Event included discussion of Islamic beliefs, Muhammad, Mecca, prayer, Quran
By Bob Unruh
A panel of federal judges in Denver, in an opinion written by Judge Harris Hartz, found that it is perfectly appropriate for a police chief to order subordinates to attend an Islamic mosque where Muslims “discussed Islamic beliefs, Muhammad, Mecca, and why and how Muslims pray” in addition to encouraging officers “to buy” Islamic books and pamphlets that were for sale.
The ruling came on Thursday from the 10th U.S. Circuit Court of Appeals in a case brought by Capt. Paul Fields, who had been ordered by Tulsa police officials to either go to a special event at the local mosque himself, or order others to do that.
Fields refused based on religious freedom objections and was punished for that.
The judges on the 10th Circuit panel said that was perfectly appropriate.
“This ruling is troubling on so many levels,” said Robert Muise, of the American Freedom Law Center, which has pursued the case since it developed several years ago.
“We have argued throughout this case that Capt. Fields was summarily punished for simply raising and asserting a religious objection to the order mandating attendance at the Islamic event, and that such discriminatory treatment violates the First and 14th Amendments,” he said. “Yet, inexplicably, the 10th Circuit refused to address this main issue on appeal, claiming that it was not raised below.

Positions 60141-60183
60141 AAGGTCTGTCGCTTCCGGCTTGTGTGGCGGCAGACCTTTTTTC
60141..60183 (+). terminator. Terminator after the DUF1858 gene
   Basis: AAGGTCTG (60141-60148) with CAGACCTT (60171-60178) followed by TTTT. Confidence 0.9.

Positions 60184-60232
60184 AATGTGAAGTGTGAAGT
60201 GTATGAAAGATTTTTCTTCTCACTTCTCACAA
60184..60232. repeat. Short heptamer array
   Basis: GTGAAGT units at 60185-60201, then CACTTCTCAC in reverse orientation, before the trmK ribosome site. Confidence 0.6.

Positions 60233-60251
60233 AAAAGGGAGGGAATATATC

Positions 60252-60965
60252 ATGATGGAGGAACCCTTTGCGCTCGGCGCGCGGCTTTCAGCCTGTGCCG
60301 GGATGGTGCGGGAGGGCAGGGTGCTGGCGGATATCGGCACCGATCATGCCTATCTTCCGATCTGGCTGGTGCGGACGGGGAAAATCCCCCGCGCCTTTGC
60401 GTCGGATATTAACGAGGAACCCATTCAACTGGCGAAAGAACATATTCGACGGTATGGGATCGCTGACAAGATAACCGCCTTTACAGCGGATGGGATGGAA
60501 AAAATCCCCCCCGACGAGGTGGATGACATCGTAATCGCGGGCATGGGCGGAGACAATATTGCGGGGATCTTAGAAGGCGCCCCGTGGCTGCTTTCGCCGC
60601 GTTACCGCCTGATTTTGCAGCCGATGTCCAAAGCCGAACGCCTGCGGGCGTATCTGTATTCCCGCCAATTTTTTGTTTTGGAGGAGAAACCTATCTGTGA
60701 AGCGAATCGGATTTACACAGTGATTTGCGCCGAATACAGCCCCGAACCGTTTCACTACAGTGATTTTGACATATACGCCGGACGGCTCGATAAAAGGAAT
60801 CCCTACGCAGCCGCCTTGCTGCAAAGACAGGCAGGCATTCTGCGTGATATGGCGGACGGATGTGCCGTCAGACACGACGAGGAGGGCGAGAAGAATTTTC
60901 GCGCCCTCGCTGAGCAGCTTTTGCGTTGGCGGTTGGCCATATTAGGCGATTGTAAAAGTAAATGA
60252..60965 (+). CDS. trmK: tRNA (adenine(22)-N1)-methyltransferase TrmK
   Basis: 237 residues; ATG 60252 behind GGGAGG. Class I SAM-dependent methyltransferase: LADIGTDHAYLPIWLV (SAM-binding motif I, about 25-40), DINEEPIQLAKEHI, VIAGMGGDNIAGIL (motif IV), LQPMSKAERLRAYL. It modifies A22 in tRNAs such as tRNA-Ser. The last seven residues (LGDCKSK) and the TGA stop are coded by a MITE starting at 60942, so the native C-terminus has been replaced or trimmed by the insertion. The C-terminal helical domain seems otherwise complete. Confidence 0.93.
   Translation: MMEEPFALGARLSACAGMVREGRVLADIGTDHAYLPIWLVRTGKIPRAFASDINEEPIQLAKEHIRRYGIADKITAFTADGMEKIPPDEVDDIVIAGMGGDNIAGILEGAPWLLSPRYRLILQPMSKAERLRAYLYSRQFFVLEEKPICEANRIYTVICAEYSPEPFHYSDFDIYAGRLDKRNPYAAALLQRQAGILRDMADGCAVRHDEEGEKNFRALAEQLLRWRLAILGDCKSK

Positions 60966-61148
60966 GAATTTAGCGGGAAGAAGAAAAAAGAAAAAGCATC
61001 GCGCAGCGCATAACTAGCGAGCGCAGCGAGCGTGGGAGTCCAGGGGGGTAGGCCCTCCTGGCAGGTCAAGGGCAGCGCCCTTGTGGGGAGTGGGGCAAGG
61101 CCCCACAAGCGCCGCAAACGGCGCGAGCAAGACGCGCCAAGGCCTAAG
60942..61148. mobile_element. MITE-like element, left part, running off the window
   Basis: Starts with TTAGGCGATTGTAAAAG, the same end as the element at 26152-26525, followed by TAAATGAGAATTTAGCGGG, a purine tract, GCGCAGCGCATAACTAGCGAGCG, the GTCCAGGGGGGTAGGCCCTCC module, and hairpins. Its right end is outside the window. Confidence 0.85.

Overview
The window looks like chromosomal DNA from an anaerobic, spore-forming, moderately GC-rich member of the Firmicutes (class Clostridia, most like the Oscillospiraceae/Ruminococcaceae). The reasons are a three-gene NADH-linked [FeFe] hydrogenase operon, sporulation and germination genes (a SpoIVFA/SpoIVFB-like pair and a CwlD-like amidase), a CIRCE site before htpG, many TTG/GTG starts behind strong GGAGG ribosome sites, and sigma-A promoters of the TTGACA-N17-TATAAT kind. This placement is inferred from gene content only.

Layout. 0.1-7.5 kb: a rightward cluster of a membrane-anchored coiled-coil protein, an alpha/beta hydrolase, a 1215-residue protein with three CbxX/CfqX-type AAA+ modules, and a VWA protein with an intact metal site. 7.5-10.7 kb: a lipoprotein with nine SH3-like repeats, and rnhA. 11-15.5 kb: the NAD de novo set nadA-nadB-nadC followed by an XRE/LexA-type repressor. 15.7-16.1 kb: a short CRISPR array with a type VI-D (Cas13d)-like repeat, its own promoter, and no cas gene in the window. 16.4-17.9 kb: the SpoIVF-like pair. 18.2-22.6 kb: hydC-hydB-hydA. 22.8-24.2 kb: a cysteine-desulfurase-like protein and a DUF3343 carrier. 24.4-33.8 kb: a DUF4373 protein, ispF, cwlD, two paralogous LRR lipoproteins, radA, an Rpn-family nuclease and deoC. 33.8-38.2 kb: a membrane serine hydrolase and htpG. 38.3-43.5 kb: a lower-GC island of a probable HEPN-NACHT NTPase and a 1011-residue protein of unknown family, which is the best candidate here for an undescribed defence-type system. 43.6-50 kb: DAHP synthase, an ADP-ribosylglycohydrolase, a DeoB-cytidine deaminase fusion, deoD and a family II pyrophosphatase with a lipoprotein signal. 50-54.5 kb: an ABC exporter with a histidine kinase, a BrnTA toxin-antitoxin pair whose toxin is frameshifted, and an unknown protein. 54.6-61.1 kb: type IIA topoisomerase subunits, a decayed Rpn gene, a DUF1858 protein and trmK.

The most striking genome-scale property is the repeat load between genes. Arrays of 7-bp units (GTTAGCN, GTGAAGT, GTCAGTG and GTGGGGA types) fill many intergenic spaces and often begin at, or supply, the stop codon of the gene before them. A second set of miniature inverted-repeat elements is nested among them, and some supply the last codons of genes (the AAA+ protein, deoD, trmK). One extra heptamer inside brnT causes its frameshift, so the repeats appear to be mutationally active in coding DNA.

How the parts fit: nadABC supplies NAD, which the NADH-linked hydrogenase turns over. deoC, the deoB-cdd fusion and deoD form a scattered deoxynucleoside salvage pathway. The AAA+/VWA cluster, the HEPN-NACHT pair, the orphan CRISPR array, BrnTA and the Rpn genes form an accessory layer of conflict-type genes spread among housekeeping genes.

“The court is wrong, and we intend to seek full court review of this patently erroneous decision,” he said.
The case was brought by the AFLC on behalf of Fields against Tulsa, Police Chief Chuck Jordan and Deputy Chief Daryl Webster.
The court ruling “noted that Capt. Fields’ briefs asserted that the city’s ‘reason for imposing punishment, or at least the reason for the severity of the punishment, was the religious nature of Fields’ objection to the order.’ The appellate court further noted that ‘there is evidence in the record that would support this assertion. Some statements by TPD officials suggest that at least part of the motive for punishing Fields was that he posed a religious objection to the order and refused to attend the mosque event on religious grounds.’ Yet, the court refused to address the issue on appeal, claiming ‘that it was not preserved in the district court.’ Instead, the court avoided this central issue and simply held, as did the district court, that the order ‘did not burden Fields’ religious rights because it did not require him to violate his personal religious beliefs by attending the event…,’” the AFLC said.
“It is impossible to square the court’s opinion with the briefs and the record presented on appeal. Indeed, even a cursory review of our briefing before the district court and in the appellate court makes clear the basis for Capt. Fields’ constitutional claims: he was singled out for discriminatory treatment and thus punished because he raised a religious objection to the order. That is religious discrimination, pure and simple,” the AFLC said.